Running backs, generally the most valuable position in fantasy football, presented a bit more diversity than quarterbacks for the second straight season. Despite the previously noted impactful injuries to key players in fantasy football, the position still presented several great season-long performances. Jonathan Taylor took the world by storm and may challenge McCaffrey as the 2022 top pick in most leagues, while Austin Ekeler finally put together a (close enough) full season and produced like the elite fantasy RB he is. Alternatively, poor offensive performance and unprofessional coaching thwarted James Robinson‘s sophomore season, while a growing role for A.J. Dillon led to an underwhelming performance for Aaron Jones.
- Austin Ekeler (19.1 PPG; 0.44 CV)
- Joe Mixon (17.1 PPG; 0.48 CV)
- Aaron Jones (24th5 PPG; 0.67 CV)
- Ezekiel Elliott (13.0 PPG; 0.50 CV)
Next are wide receivers, a positional group that despite its growing depth across NFL teams is becoming increasingly more impactful due to weekly scoring potential. Davante Adams followed his amazing 2020 campaign with a great 2021 season; however, Cooper Kupp stole the show with his historic performance this year. Finishing as the undisputed WR1 despite an early-to-mid-round ADP, Kupp was arguably the fantasy football MVP in 2021. Not only did he score a ton of points, but he was amazingly consistent along the way; he was the perfect fantasy football player: someone who scored a ton of points every week. However, managers who had high expectations for A.J. Brown and Tyreek Hill were probably disappointed this past season due to their immense weekly volatility and underwhelming aggregate production. These were players that were drafted as foundational pieces to their managers’ teams, but oftentimes left much to be desired.
- Cooper Kupp (21.7 PPG; 0.32 CV)
- Deebo Samuel (18.2 PPG; 0.38 CV)
- J. Brown (11.2 PPG; 0.82 CV)
- Tyreek Hill (14.5 PPG; 0.80 CV)
Lastly, everyone’s (potentially least) favorite positional group: tight ends. For the first time in over a half-decade, we saw the overall TE1 be someone other than Travis Kelce. Mark Andrews, despite erratic QB play across several different starters throughout the season for the Ravens, won fantasy leagues for his managers due to his immense production and consistency. He was sensational. We also saw some other nice stories in 2021, with Dalton Schultz finishing as a solid TE1 and Kyle Pitts putting up historic numbers for a rookie – let alone a TE.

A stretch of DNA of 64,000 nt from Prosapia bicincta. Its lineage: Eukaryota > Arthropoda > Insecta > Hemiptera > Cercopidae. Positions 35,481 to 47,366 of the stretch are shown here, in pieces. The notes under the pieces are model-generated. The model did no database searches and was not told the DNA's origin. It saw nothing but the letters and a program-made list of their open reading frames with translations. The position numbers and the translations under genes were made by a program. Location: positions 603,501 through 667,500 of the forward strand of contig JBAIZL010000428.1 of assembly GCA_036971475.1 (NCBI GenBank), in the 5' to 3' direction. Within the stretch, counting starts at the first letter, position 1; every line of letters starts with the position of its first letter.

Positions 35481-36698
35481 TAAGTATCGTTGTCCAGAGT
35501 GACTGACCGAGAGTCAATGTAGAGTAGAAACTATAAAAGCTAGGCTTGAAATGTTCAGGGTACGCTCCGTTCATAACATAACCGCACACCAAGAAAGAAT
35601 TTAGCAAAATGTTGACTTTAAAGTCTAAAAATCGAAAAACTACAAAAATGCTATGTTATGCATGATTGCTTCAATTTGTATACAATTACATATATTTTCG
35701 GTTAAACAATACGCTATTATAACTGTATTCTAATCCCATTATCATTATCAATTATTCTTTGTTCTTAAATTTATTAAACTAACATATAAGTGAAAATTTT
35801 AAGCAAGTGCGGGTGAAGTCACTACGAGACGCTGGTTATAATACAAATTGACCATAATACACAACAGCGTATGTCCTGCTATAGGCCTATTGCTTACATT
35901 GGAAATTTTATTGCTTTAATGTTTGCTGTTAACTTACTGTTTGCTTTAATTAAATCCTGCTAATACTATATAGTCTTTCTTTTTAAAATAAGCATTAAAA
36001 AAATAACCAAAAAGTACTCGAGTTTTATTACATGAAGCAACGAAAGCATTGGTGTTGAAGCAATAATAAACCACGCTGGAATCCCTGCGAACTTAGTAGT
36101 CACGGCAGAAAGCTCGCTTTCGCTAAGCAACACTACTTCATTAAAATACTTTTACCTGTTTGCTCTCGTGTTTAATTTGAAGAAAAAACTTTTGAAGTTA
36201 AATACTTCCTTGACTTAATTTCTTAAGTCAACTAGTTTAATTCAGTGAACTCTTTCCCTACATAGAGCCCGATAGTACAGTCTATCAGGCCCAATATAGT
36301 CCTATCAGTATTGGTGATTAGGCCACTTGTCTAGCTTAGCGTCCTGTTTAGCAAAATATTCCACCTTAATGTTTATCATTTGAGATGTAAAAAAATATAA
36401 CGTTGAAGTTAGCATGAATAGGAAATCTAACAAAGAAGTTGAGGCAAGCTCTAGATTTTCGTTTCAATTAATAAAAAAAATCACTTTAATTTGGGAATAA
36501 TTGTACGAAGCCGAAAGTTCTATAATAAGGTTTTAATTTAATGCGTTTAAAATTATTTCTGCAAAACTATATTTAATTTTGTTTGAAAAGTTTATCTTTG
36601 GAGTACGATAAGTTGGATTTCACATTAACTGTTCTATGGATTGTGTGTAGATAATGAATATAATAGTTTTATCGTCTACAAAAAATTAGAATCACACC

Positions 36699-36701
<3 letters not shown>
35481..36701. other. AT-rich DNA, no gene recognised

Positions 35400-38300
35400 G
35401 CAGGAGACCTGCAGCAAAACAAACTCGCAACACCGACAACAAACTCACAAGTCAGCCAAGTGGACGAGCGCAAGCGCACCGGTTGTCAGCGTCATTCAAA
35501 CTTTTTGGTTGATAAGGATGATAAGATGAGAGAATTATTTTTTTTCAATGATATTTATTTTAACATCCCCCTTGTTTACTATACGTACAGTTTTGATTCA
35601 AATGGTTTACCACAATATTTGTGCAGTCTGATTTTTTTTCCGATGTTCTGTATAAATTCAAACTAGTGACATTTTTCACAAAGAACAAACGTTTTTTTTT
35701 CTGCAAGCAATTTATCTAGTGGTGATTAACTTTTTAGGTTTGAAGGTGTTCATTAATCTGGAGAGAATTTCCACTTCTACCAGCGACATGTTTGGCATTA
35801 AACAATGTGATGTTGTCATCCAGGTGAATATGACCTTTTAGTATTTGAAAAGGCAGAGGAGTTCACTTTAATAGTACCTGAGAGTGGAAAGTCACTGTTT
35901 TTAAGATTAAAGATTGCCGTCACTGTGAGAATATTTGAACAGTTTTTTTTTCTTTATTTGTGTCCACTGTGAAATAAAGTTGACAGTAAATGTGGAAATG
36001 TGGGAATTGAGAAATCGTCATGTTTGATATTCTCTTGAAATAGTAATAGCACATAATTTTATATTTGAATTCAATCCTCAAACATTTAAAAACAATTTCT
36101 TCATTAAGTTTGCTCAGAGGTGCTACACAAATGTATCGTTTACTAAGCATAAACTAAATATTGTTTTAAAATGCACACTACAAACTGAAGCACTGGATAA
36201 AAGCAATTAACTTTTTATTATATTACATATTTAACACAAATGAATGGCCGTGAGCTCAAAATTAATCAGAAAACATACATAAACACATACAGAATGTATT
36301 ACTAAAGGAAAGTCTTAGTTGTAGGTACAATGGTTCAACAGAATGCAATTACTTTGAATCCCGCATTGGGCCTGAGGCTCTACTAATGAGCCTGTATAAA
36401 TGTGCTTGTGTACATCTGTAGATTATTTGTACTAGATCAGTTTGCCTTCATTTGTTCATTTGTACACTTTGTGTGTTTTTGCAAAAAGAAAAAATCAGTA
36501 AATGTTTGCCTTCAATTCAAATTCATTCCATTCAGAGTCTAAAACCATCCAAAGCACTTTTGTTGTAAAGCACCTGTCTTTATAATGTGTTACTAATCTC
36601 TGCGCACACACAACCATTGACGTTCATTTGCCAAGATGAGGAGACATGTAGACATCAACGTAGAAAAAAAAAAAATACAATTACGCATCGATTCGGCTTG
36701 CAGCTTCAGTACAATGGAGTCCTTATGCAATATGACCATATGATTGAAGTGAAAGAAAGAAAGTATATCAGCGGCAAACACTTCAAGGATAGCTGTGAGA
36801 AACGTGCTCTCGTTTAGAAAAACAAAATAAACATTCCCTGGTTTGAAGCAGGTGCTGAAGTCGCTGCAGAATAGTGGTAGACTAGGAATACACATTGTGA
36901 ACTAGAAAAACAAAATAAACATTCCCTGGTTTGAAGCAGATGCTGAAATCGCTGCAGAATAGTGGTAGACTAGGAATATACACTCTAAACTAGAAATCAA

Unfortunately, however, we saw many performances that we’d like to forget. After an amazing start to the season, Darren Waller fell off the face of the earth with middling production when healthy and then going down with a knee injury during Thanksgiving that ultimately (unofficially) ended his fantasy season. He didn’t even finish as a top 18 TE this season. Furthermore, after a hot start, T.J. Hockenson slowed considerably and finished as a back-end TE1. Furthermore, the porous Broncos offensive strategy and QB play stifled many managers’ expectations for a strong offense considering their extremely solid skill position talent (i.e., Courtland Sutton, Jerry Jeudy, Tim Patrick, Noah Fant, Melvin Gordon, and Javonte Williams). With high expectations of a third-year breakout, Fant left a lot on the table for his fantasy managers.
- Mark Andrews (14.4 PPG; 0.59 CV)
- Dalton Schultz (10.2 PPG; 0.58 CV)
- J. Hockenson (9.9 PPG; 0.71 CV)
- Noah Fant (7.8 PPG; 0.72 CV)
Whether you’re new to fantasy football or a seasoned pro, our Fantasy Football 101: Strategy Tips & Advice page is for you. You can get started with How to Manage Early-Season Injury Problems or head to more advanced strategy – like How to Effectively Assess the Quality of Your Team – to learn more.